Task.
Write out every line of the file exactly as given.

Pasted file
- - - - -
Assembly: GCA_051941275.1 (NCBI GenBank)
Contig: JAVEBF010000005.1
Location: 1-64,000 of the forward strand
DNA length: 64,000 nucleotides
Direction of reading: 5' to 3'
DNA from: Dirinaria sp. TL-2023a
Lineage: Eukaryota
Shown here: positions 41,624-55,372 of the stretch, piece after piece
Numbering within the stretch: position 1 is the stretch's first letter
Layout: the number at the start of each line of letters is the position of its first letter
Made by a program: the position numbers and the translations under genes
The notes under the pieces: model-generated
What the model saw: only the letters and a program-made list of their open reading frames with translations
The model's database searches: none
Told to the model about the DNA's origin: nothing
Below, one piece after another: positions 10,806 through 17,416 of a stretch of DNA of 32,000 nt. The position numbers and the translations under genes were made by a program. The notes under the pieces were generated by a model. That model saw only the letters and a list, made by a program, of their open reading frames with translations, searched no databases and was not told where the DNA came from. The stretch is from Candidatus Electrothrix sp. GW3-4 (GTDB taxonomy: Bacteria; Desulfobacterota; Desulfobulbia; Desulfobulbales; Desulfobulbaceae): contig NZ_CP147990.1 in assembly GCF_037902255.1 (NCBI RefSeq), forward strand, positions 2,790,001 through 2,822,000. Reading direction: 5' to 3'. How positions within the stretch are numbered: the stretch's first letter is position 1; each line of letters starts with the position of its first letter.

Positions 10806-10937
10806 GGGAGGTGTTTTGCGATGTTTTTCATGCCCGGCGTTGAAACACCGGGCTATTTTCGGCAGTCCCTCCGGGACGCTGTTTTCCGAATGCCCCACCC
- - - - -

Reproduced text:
Assembly: GCA_051941275.1 (NCBI GenBank)
Contig: JAVEBF010000005.1
Location: 1-64,000 of the forward strand
DNA length: 64,000 nucleotides
Direction of reading: 5' to 3'
DNA from: Dirinaria sp. TL-2023a
Lineage: Eukaryota
Shown here: positions 41,624-55,372 of the stretch, piece after piece
Numbering within the stretch: position 1 is the stretch's first letter
Layout: the number at the start of each line of letters is the position of its first letter
Made by a program: the position numbers and the translations under genes
The notes under the pieces: model-generated
What the model saw: only the letters and a program-made list of their open reading frames with translations
The model's database searches: none
Told to the model about the DNA's origin: nothing
Below, one piece after another: positions 10,806 through 17,416 of a stretch of DNA of 32,000 nt. The position numbers and the translations under genes were made by a program. The notes under the pieces were generated by a model. That model saw only the letters and a list, made by a program, of their open reading frames with translations, searched no databases and was not told where the DNA came from. The stretch is from Candidatus Electrothrix sp. GW3-4 (GTDB taxonomy: Bacteria; Desulfobacterota; Desulfobulbia; Desulfobulbales; Desulfobulbaceae): contig NZ_CP147990.1 in assembly GCF_037902255.1 (NCBI RefSeq), forward strand, positions 2,790,001 through 2,822,000. Reading direction: 5' to 3'. How positions within the stretch are numbered: the stretch's first letter is position 1; each line of letters starts with the position of its first letter.

Positions 10806-10937
10806 GGGAGGTGTTTTGCGATGTTTTTCATGCCCGGCGTTGAAACACCGGGCTATTTTCGGCAGTCCCTCCGGGACGCTGTTTTCCGAATGCCCCACCC